But not so fast.
Today’s upstart underdog is the Los Angeles Rams, who boast the youngest head coach in the league, broadly heralded as the future paradigm of sideline geniuses (albeit this time from the offensive side of the ball). They have a precocious, third-year QB behind center, and stand in Atlanta today as the NFC title holder having benefitted from what most would call the worst (and highest profile) officiating gaffe in the history of the league (tuck rule, anyone?).
So as Giants Head Coach Jim Fassel once said, I’m pushing all my Girl Scout cookies to the middle of the jamboree (or something like that, Fassel’s Giants got absolutely destroyed by the Ravens in the Super Bowl that year), and rooting for the Football Gods to even things out for us fans once and for all this afternoon. That’s right, the Pats dynasty officially ends today (who knows, maybe they’ll deteriorate so badly following this loss that fifteen years or so from now they’ll be forced to move to Hartford?), and the era of Sean McVay and Jared Goff begins.
As for the game itself? In the biggest games look for the biggest stars to step up. That means Aaron Donald on defense introducing himself to the casual fan as the most disruptive defensive lineman to don cleats in the last ten years (we all know that if Brady loses a Super Bowl, it is typically because the opposing team’s D-line makes his life miserable), and Todd Gurley (remember him?) rambles for north of 150 yards as he shares co-MVP honors with Donald. Yes, history is our road map here. (Rams on a FG in the final minute, 20-17)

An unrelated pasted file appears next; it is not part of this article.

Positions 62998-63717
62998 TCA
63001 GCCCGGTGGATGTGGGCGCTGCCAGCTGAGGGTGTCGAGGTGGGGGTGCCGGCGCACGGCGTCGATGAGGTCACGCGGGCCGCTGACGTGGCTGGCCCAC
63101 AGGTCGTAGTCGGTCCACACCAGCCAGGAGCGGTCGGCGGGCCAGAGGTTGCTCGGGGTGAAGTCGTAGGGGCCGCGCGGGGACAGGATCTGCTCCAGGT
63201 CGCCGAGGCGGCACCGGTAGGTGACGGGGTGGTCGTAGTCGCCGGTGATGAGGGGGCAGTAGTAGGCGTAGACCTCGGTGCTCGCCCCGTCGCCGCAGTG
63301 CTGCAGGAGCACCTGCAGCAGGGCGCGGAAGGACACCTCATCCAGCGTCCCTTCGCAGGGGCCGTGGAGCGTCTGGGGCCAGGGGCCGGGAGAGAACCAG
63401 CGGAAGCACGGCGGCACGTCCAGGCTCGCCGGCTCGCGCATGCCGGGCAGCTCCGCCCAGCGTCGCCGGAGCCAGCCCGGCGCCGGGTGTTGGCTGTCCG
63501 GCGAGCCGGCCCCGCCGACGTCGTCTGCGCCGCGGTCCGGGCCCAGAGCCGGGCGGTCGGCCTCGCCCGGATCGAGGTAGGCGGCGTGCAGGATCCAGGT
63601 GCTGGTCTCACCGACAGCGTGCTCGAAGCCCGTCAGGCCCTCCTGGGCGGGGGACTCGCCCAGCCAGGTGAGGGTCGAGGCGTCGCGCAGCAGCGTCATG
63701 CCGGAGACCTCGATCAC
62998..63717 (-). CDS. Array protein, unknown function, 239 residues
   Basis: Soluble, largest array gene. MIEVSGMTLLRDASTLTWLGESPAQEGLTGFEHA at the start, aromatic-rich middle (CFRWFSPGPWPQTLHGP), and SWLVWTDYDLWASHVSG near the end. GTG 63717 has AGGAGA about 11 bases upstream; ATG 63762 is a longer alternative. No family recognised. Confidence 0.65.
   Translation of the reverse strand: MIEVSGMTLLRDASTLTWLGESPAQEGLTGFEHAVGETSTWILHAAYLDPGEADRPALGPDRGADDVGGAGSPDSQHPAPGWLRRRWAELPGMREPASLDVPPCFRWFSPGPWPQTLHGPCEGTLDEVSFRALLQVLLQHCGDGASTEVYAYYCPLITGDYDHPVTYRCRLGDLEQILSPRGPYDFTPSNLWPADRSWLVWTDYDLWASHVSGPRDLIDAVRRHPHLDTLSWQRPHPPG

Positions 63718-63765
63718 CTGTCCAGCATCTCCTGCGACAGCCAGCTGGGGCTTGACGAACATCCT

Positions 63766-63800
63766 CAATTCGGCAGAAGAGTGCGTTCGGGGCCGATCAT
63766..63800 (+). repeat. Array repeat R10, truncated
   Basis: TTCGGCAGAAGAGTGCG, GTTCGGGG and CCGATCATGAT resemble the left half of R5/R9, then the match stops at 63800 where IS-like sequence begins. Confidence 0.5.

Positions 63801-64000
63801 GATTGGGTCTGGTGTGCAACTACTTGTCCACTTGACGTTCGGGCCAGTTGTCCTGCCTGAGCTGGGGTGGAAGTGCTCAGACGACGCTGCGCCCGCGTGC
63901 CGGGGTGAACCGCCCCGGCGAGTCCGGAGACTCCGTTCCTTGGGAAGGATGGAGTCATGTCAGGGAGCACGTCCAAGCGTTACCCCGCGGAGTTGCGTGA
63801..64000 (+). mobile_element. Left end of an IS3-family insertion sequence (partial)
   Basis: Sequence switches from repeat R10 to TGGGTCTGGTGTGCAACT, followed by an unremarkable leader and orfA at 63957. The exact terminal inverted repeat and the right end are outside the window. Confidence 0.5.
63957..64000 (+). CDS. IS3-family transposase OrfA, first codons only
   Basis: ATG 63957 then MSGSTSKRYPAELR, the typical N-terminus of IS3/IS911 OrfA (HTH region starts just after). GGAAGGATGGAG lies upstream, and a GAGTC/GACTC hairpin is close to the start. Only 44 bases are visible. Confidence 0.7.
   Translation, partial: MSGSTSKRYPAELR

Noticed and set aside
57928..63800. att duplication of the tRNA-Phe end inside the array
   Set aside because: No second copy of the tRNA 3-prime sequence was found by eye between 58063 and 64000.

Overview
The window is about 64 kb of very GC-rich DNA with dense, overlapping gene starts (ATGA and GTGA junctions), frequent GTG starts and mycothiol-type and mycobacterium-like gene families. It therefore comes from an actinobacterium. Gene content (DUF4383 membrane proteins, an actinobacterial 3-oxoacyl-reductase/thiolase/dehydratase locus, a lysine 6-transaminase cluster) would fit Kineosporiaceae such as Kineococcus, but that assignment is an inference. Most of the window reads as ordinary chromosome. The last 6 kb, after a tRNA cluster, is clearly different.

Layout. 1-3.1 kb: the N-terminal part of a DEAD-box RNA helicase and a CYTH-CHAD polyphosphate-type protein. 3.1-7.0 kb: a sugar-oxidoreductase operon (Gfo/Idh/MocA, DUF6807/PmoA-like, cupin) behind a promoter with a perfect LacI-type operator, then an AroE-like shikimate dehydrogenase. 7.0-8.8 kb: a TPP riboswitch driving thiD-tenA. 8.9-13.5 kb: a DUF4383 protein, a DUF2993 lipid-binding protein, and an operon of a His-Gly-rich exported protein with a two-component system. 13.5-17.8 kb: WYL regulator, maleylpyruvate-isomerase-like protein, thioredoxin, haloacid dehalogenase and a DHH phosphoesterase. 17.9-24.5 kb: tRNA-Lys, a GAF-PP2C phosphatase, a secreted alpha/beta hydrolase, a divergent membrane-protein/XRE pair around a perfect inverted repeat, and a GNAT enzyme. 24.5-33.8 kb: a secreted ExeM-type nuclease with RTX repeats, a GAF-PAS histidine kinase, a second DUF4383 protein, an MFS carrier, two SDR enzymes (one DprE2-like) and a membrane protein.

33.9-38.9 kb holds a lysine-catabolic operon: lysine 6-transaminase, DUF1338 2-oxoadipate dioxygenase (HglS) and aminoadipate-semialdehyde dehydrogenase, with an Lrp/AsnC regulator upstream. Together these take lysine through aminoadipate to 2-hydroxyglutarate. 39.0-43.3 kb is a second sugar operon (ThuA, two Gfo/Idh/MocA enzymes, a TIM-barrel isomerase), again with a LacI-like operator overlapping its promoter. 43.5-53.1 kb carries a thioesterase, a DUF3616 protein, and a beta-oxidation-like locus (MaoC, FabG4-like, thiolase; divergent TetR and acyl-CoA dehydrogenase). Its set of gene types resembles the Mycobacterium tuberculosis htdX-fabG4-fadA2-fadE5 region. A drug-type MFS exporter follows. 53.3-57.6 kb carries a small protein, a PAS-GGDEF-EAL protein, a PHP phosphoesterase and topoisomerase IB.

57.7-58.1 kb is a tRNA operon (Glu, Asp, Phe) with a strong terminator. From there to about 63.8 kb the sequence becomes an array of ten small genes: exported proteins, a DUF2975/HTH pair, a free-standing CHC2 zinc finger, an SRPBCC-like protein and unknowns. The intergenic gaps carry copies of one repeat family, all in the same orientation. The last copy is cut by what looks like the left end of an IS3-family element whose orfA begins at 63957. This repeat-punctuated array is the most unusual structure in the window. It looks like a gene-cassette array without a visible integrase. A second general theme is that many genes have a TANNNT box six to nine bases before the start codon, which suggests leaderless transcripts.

And for those of you who share my love of NFL nostalgia, here’s hoping we are all talking about some unique moment that makes today’s game memorable for generations to come, when we reconvene at the water cooler tomorrow morning (think Sean Payton calling a game-changing onside kick to start the second half in Super Bowl XLIV, or Nick Foles sneaking out of the backfield for a TD reception a year ago).
As an announcer who always made NFL highlights more fun because of his unbridled enthusiasm once said, “that’s why they play the games!”).
So on that note, here’s five quick ones from the memory banks that I always revert to when remembering great Super Bowl moments of years past:
Garo Yepremian tries to “keek a touchdown” in Super Bowl VII: Those undefeated Dolphins were so dominant (despite the fact the Jets had them dead to rights in their second matchup that year) that this game played out exactly as 7-year-old me expected. The Redskins never had a chance, but when the Dolphins lined up for a meaningless, late FG attempt, one of my favorite memories ensued, as a blocked field goal resulted in the little Dolphins kicker trying to throw a panic-stricken pass that slipped from his grasp, before he futilely tried to bat the erratically bouncing pigskin out of bounds. Instead it ended up in the hands of Mike Bass, who took it to the house, giving the Skins a late touchdown that made the final score look closer than the game really was.